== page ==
Your Most Important Project to Schedule This Summer: A Vacation!
According to the American Express Monitor, about two-thirds of small business owners in the Midwest plan to take a summer vacation. More than half of those individuals expect to work while away. We’re sure you can sympathize with the fear of leaving your business for a week or so in order to relax and enjoy yourself. But it’s important for you to schedule a break so you can unwind and enjoy that flexibility that comes with running your own business. But how do you go about it? Here are a few tips to help you plan that summer vacation.
It’s for your own good
Keep telling yourself that, because it’s true! You’re not doing yourself or your clients any favors by avoiding time off. In fact, the truth is, you’ll probably experience job burnout if you don’t take a break from your business. Trust that the vacation will rejuvenate you and enable you to rejuvenate your business. In fact, many business owners receive their greatest insights and inspiration when they’re out of the office.
Schedule the vacation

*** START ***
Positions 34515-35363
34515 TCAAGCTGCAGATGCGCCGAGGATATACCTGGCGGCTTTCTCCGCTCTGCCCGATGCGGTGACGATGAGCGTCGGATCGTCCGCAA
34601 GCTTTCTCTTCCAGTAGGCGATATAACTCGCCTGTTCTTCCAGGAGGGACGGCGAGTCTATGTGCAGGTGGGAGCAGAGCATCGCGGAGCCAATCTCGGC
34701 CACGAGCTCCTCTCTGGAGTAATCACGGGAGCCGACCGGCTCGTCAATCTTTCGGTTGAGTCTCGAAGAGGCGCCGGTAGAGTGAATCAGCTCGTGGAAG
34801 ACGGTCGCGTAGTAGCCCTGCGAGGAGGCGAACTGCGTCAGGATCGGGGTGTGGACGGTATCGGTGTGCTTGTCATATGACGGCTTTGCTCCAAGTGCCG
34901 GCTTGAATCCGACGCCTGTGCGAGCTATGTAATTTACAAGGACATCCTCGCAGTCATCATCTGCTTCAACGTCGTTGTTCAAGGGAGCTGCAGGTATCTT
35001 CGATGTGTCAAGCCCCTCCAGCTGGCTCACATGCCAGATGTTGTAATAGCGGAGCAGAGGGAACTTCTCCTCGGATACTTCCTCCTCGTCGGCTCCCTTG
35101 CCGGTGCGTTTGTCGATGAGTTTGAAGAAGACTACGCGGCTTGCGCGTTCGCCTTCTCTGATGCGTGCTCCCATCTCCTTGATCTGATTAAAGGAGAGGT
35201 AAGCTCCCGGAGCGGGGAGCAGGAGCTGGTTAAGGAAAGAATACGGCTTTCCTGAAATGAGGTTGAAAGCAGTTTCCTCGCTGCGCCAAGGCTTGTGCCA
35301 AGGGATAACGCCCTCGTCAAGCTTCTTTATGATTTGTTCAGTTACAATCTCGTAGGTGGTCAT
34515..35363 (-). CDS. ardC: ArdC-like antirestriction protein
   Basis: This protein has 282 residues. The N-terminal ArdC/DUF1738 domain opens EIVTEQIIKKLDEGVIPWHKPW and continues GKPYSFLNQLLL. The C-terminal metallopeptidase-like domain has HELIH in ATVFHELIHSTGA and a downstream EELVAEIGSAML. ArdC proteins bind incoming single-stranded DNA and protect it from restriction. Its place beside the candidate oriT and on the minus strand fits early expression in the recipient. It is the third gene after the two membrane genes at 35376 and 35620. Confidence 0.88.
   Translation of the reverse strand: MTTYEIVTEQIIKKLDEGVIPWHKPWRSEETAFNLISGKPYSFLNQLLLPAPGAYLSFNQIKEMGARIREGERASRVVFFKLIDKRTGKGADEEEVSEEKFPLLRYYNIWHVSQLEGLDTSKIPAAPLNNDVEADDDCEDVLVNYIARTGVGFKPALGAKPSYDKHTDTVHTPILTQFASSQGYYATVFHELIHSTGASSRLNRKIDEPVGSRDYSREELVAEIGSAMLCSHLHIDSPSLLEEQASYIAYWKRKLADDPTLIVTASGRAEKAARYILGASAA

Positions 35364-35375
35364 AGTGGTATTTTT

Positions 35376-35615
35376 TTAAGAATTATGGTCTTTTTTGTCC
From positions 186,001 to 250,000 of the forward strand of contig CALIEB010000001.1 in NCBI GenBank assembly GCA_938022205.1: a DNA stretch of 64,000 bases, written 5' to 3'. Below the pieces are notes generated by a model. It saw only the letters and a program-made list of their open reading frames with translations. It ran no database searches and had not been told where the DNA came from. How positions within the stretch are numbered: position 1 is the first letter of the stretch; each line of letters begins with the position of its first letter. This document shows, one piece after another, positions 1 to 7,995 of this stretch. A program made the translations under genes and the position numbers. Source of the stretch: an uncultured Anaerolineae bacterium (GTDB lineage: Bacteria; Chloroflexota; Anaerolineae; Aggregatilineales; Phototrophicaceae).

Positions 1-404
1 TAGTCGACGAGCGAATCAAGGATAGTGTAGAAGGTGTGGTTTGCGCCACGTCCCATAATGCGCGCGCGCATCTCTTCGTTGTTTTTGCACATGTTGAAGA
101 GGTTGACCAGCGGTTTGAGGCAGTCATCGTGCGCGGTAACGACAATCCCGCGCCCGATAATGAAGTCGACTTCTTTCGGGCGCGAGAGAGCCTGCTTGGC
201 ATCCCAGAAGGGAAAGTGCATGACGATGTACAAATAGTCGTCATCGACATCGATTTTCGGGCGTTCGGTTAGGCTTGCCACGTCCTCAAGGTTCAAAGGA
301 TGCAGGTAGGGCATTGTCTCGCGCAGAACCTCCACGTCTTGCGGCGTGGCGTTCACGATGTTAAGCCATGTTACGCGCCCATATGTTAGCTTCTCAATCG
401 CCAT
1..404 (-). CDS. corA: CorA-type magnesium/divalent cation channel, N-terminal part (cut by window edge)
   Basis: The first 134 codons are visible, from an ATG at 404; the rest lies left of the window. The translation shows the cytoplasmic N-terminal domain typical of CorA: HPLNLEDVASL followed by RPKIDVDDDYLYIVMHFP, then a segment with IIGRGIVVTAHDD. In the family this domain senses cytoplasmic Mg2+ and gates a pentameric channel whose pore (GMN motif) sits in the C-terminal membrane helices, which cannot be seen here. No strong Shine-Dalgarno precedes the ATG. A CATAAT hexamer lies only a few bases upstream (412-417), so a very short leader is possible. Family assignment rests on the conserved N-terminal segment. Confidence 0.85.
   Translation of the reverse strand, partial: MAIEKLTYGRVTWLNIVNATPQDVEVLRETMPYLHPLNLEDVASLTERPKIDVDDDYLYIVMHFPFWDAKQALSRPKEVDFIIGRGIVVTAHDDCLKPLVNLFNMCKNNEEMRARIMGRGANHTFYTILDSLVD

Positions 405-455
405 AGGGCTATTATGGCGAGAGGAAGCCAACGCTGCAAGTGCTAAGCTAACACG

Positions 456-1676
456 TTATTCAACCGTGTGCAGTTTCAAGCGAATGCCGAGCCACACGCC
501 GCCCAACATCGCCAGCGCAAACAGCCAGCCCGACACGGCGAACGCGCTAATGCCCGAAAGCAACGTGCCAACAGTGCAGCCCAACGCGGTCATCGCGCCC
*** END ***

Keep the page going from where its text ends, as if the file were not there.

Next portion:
Look at your planner and schedule a time for your vacation, just as you would schedule time for a conference or a client appointment. And don’t just pencil it in. Get your plane tickets, register at a hotel, and order that rental car. Make it official!
Prepare your clients
Once you decide when you’ll be taking a vacation, let your clients know. You’ll probably need to remind them a number of times, ensuring that they note the dates you’ll be gone. Before you leave, take all necessary precautions: leave a voicemail noting your absence, and program your email account to respond to incoming emails with a notification of your absence. The last thing you want to do is leave work associates feeling like you didn’t effectively communicate your intentions.
Create an emergency plan
Whether you have a support staff, or simply work solo, you need to create a plan so that clients who experience emergencies don’t feel abandoned without recourse. Whether these individuals can expect to contact you, a member of your staff, or a fellow accountant or bookkeeper for emergency help, they must know what they can do. Having an emergency plan will also give you peace of mind so you can relax rather than worry.
Set some vacation rules
Before you leave you should decide how much, if any, contact you plan to have with your staff and/or clients while away. If you decide to take work along, determine how many hours you’ll work each day. And then abide by these vacation rules. The last thing you want to do is spend time going on an exciting vacation only to spend half of it working from a boring hotel room.
Let go of control and go on vacation
If you’re going to have fun, at some point you must release control and go on vacation. Leave the stress behind and make a concerted effort to enjoy yourself. You may be surprised at just how self-sufficient your business has become; you may have to schedule even more vacations in the future.ReferencesAmerican Express Monitor